Discussions underway to control plastic pollution


The University of the South Pacific (USP) and the International Atomic Energy Agency (IAEA) began discussions for research collaboration on nuclear technology for controlling plastic pollution (NUTEC Plastics).

Discussions were initiated following a recent courtesy visit to the USP Laucala Campus by IAEA Director and Head of Technical Cooperation in Asia and the Pacific, Ms Jane Gerardo-Abaya, and Project Manager Officer to Fiji and the Pacific, Mr Javier Romero.

The delegation met with USP Heads of School; Professor Surendra Prasad of the School of Agriculture, Geography, Environment, Ocean & Natural Sciences (SAGEONS), Professor Maurizio Cirrincione of the School of Information, Technology, Engineering, Mathematics & Physics (STEMP) and Professor Sushil Kumar, Director Research and Innovation.

Professor Kumar thanked the delegates for their willingness to support the region.

He added USP recognised the detrimental effects of microplastics on marine ecosystems, an area in which it conducted research and offered programmes.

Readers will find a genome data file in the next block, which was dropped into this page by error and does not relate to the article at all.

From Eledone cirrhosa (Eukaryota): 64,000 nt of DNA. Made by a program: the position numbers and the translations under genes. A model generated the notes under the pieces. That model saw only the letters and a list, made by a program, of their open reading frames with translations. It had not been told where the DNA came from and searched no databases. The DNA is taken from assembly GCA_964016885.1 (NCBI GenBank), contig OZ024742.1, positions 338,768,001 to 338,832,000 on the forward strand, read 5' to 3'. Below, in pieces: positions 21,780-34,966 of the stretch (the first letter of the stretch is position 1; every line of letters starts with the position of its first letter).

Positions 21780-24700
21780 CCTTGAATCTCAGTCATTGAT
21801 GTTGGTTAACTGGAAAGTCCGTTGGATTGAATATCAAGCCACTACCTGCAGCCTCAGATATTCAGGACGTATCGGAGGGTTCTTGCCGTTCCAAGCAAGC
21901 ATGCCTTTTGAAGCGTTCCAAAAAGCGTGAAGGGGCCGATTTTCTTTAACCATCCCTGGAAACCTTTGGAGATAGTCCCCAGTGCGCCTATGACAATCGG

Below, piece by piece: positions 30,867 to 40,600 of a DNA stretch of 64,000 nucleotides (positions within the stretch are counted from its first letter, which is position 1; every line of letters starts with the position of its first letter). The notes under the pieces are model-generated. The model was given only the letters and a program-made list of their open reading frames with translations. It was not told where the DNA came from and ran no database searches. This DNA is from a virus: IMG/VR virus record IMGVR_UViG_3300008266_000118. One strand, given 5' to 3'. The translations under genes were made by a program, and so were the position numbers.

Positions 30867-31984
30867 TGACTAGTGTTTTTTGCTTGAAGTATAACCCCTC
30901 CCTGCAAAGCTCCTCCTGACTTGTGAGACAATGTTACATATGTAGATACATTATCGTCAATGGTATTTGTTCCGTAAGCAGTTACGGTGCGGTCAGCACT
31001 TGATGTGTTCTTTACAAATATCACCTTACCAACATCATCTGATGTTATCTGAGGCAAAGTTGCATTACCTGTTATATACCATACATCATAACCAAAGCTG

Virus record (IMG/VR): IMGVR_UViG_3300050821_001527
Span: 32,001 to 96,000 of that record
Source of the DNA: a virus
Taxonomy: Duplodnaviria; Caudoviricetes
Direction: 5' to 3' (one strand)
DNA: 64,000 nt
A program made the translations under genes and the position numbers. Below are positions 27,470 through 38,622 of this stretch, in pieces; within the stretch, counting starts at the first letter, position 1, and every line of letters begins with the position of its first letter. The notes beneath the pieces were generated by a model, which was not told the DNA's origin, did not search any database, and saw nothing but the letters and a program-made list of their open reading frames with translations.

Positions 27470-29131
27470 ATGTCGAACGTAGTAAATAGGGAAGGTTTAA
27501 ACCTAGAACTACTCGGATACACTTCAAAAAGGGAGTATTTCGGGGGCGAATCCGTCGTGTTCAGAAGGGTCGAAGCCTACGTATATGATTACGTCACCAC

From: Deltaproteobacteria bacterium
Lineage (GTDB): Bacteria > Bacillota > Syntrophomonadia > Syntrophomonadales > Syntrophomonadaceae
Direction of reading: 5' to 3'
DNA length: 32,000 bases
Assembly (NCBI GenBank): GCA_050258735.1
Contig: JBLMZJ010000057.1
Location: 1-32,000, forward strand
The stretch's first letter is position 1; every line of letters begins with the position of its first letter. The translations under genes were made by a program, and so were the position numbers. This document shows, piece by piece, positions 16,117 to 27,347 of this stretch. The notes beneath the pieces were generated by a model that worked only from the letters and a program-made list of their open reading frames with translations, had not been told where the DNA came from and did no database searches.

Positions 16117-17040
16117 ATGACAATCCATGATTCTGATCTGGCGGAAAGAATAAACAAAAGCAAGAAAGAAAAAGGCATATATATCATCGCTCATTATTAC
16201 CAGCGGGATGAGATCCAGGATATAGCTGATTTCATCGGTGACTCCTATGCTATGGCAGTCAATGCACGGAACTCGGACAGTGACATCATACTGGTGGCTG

Microplastics (MPs) were identified in the waters of Fiji and were absorbed through seafood, according to a recent study funded by the Pacific-European Union Marine Partnership (PEUMP) Programme.

Professor Prasad said USP was willing to collaborate in similar research and looked into combining physics and marine science research, especially using nuclear techniques for research on NUTEC plastics with the support of the IAEA.

Ms Gerardo-Abaya highlighted that IAEA was at the forefront of deploying nuclear science and technology to address global challenges, including plastic pollution.

“Nuclear techniques can help recycle plastic through radiation techniques in the region and we would like to know more on how we can cooperate,” she said.

Ms Gerardo-Abaya added that IAEA had launched a project to monitor microplastics’ movements and accumulation where academic institutions like USP could contribute.

According to IAEA, NUTEC Plastics enhanced the capability of laboratories to study the impacts of plastic pollution in coastal and marine ecosystems by utilising nuclear methods to precisely track and quantify the movement and effects of microplastics and co-contaminants. Nuclear technology also offered solutions to lower the volumes of plastic waste.

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